Alix Ohlin is the author of five books and two short story collections. Her most recent collection, We Want What We Want, was published by House of Anansi Press in 2021. It was shortlisted for the 2021 Atwood Gibson Writers’ Trust Fiction Prize and ReLit Award for short fiction. Her novel, Dual Citizens, like her novel Inside, was shortlisted for the Scotiabank Giller Prize and Rogers Writers’ Trust Fiction Prize. Additionally, Dual Citizens was a finalist for the 2020 ReLit Award for fiction.
Ohlin discussed her inspirations and writing process for her short story collection, We Want What We Want, with TriQuarterly. When asked about the themes and title of her collection, Ohlin shared, “I love the short story form and I don’t, as a rule, think about myself as building a collection along the way. I usually write the stories very individually and then it’s only later in the process that I start to think about questions of connection or community or how things are speaking to each other. What’s interesting to me about that is often all kinds of themes or connections or leitmotifs exists that I was not consciously aware of at the time. The nature of writing is that your writing always betrays your preoccupations, even if you don’t plan for it to do so… I grouped these stories together and then my editor at Knopf, Jenny Jackson, has a really sharp eye. She’s the one who went through them, and she actually helped me to pull out a couple of others that she felt didn’t quite match, and then she picked out the line from “The Brooks Brothers Guru,” “we want what we want,” as the title. I think once she did that, it did what a title is supposed to do, which is, it makes the question of desire and the question of inter-relationship with those titular “Wes,” it really makes it pop throughout the collection. The title became a signpost for the book as a whole, in a way that I think is helpful and I’m grateful to her for doing that. It’s a testimony as to why it matters to have a good editor.” The full interview can be read here.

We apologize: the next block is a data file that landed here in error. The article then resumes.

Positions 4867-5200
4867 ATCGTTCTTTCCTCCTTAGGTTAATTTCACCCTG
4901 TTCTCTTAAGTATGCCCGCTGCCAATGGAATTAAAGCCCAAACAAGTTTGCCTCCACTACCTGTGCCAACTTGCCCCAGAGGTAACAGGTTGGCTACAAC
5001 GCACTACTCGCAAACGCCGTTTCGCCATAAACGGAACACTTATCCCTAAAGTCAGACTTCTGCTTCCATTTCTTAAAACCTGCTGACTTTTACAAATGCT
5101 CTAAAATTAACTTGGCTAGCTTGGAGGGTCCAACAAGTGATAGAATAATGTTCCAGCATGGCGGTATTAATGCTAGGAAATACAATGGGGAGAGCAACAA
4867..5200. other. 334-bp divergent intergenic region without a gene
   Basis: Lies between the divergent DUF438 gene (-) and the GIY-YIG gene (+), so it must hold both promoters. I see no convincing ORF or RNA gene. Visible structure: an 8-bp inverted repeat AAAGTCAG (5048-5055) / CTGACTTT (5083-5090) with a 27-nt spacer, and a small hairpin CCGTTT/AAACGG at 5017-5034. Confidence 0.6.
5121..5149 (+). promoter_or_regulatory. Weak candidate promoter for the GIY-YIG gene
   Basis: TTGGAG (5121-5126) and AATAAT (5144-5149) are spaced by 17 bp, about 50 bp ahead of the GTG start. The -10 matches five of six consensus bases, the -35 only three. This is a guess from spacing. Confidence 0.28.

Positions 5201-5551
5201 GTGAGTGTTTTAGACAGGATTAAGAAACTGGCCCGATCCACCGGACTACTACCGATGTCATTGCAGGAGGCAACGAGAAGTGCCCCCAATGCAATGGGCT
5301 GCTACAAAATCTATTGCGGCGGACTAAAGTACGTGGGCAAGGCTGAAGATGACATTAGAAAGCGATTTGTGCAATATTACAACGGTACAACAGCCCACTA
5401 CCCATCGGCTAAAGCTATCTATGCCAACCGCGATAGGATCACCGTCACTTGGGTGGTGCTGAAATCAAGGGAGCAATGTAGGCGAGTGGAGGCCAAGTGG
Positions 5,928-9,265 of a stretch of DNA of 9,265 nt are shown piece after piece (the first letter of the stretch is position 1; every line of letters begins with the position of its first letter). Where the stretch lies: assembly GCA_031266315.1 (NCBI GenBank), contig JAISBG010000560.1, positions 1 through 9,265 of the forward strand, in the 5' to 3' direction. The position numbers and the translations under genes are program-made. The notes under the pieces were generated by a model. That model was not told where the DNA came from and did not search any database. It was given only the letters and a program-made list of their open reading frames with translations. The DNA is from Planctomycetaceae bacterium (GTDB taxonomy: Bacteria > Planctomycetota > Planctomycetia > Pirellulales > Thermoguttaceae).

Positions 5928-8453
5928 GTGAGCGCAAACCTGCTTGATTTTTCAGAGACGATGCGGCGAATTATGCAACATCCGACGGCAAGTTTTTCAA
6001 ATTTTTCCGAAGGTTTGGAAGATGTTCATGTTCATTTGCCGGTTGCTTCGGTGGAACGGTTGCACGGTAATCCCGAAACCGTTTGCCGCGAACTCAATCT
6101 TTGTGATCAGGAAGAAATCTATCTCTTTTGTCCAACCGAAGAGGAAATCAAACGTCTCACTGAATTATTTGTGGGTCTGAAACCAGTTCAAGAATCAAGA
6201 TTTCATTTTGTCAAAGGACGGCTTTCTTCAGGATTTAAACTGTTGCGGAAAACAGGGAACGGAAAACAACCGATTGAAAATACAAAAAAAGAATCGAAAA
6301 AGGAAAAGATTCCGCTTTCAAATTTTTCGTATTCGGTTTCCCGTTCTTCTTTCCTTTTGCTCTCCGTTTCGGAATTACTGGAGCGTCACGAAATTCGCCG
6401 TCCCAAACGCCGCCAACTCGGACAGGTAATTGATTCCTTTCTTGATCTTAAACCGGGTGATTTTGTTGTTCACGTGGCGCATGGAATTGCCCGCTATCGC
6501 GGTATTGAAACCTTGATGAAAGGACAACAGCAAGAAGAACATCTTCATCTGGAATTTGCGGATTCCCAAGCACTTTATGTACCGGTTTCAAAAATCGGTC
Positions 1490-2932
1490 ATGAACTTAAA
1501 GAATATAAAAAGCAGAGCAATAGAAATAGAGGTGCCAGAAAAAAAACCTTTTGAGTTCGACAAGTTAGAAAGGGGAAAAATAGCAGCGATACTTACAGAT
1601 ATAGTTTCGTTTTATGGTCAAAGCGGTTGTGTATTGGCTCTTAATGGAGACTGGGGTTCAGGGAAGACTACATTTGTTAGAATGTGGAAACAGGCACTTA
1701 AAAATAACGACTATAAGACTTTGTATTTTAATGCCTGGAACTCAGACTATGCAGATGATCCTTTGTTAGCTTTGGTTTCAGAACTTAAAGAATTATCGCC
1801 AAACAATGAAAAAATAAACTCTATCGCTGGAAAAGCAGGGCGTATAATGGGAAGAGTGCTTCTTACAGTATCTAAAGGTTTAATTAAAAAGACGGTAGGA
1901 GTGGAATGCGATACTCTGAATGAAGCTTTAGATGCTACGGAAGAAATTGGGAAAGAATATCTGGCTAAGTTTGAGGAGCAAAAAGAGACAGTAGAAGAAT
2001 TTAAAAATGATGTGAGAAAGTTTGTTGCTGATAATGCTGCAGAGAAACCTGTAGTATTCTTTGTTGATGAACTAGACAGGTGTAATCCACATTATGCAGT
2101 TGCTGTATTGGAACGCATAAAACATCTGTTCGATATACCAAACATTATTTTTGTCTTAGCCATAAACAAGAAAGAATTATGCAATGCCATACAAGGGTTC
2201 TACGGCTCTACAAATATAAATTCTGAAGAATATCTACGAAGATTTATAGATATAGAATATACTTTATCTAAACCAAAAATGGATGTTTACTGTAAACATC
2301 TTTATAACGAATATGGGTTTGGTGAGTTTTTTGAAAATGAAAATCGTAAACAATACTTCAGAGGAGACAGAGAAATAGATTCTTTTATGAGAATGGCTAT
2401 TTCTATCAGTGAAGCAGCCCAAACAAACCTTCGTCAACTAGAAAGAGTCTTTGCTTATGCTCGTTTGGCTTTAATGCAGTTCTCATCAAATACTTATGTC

Her work has appeared in The New Yorker, Tin House, and Best American Short Stories, among others. Ohlin graduated from Harvard University with her B.A. in English and American Literature and Language. She earned a master’s in Writing from the Michener Center for Writers, the University of Texas at Austin. Ohlin has taught at Portsmouth Abbey School as a Writer-in-Residence from 2002-2004, and at McGill University as the Mordecai Richler Writer-in-Residence from 2016-17. She previously taught English at Lafayette College, was a faculty member in the Warren Wilson College MFA Program for Writers, and taught writing at the New York State Summer Writers Institute.
Ohlin was born and raised in Montreal, Quebec. She lives in Vancouver, where she chairs the Creative Writing Program at the University of British Columbia. In addition to her appointment as chair, Ohlin also joined the program as an associate professor where she specializes in teaching fiction, screenwriting, and environmental writing, as well as serving as a mentor to younger writers.
Updated June 2022